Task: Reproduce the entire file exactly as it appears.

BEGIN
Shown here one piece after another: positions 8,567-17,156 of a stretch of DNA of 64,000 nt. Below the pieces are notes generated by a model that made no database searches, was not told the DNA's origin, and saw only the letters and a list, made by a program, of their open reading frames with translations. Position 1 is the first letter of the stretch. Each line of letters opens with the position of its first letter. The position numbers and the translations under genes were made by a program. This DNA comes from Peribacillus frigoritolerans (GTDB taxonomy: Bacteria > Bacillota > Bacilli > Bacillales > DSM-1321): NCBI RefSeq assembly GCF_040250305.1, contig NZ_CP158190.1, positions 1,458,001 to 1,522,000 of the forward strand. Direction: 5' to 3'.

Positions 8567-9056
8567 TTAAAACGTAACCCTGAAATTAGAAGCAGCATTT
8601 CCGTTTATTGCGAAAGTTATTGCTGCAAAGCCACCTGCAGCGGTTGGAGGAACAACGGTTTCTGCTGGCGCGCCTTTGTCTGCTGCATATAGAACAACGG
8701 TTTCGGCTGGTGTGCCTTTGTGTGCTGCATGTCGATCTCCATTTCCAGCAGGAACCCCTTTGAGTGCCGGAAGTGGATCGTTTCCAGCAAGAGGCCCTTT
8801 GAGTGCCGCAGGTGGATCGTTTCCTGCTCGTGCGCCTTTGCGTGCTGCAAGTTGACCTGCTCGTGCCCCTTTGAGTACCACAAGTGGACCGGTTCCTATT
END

Shown here one piece after another: positions 8,567-17,156 of a stretch of DNA of 64,000 nt. Below the pieces are notes generated by a model that made no database searches, was not told the DNA's origin, and saw only the letters and a list, made by a program, of their open reading frames with translations. Position 1 is the first letter of the stretch. Each line of letters opens with the position of its first letter. The position numbers and the translations under genes were made by a program. This DNA comes from Peribacillus frigoritolerans (GTDB taxonomy: Bacteria > Bacillota > Bacilli > Bacillales > DSM-1321): NCBI RefSeq assembly GCF_040250305.1, contig NZ_CP158190.1, positions 1,458,001 to 1,522,000 of the forward strand. Direction: 5' to 3'.

Positions 8567-9056
8567 TTAAAACGTAACCCTGAAATTAGAAGCAGCATTT
8601 CCGTTTATTGCGAAAGTTATTGCTGCAAAGCCACCTGCAGCGGTTGGAGGAACAACGGTTTCTGCTGGCGCGCCTTTGTCTGCTGCATATAGAACAACGG
8701 TTTCGGCTGGTGTGCCTTTGTGTGCTGCATGTCGATCTCCATTTCCAGCAGGAACCCCTTTGAGTGCCGGAAGTGGATCGTTTCCAGCAAGAGGCCCTTT
8801 GAGTGCCGCAGGTGGATCGTTTCCTGCTCGTGCGCCTTTGCGTGCTGCAAGTTGACCTGCTCGTGCCCCTTTGAGTACCACAAGTGGACCGGTTCCTATT